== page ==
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What is Cannabinoid Hyperemesis Syndrome?

What is Cannabinoid Hyperemesis Syndrome?

Cannabinoid Hyperemesis Syndrome (CHS) is a rare condition that causes repeated and severe bouts of vomiting in people who use cannabis over an extended period. It’s not known why some people develop CHS and others don’t, but it occurs most often in people who use cannabis daily over a period of many years.

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Even the direct cause of CHS is unknown, although researchers speculate it has something to do with the THC receptors in the gut. Unlike THC receptors in the brain which quell nausea and reduce vomiting, cannabinoids in the gut can sometimes have the opposite effect, increasing nausea. Over time, it’s believed that these receptors lose their effectiveness and nausea and vomiting increase but at this point, they’re really not sure.

There are three phases of CHS, the prodromal phase, the hyperemetic phase, and the recovery phase. During the prodromal phase, morning nausea is common as well as belly pain. Some people use cannabis more in an effort to reduce the nausea and may develop a fear of vomiting. This phase can last months or even years. Often symptoms come in bouts, with periods of feeling fine in between.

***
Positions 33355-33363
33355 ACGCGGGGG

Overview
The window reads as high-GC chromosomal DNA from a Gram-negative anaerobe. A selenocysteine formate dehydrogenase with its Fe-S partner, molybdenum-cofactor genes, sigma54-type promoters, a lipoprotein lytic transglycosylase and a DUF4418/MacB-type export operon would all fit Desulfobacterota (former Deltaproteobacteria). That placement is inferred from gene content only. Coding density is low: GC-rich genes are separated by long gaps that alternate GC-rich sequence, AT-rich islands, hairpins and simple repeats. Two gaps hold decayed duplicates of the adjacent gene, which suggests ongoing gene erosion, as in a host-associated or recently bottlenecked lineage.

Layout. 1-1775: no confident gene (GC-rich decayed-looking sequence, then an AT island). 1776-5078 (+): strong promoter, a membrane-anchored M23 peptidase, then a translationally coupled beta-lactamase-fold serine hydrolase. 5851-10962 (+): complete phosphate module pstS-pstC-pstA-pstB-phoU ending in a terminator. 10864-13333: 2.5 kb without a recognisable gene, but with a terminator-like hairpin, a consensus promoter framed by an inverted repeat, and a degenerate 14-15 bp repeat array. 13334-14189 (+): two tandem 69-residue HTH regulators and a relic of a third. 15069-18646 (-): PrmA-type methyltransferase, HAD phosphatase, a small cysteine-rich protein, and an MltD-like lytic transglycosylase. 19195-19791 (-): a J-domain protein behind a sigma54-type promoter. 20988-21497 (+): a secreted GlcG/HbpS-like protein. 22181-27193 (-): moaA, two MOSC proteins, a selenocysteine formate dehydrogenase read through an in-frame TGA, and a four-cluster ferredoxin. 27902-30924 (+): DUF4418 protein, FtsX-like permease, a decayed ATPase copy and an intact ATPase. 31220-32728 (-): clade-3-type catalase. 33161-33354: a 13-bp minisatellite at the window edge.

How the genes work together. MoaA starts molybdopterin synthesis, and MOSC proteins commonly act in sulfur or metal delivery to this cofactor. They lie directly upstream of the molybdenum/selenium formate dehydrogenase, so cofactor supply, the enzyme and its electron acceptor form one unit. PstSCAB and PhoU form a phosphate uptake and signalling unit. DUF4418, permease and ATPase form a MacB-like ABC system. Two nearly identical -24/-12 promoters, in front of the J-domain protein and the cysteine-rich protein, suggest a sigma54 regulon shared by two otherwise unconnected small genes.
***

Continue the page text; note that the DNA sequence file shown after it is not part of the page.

In the hyperemetic phase, nausea and vomiting are at their most intense. Sufferers may become dehydrated and lose interest in food and drink resulting in weight loss. Many people find relief from the symptoms through very hot showers which impacts the hypothalamus, which is responsible for regulating both our body’s temperature and nausea. This phase may last until the person completely stops using cannabis.

Once someone with CHS stops using cannabis, they begin the recovery period and will feel better until cannabis is reintroduced into their system.

Unfortunately, CHS is hardly the only condition that can use nausea, belly pain and vomiting, so it’s important not to diagnose yourself. Your doctor will perform a variety of tests to rule out severe health problems. Since CHS is relatively new, your doctor may not be familiar with it. If you think you may have CHS, educate yourself beforehand and bring some supporting information for your doctor, just in case.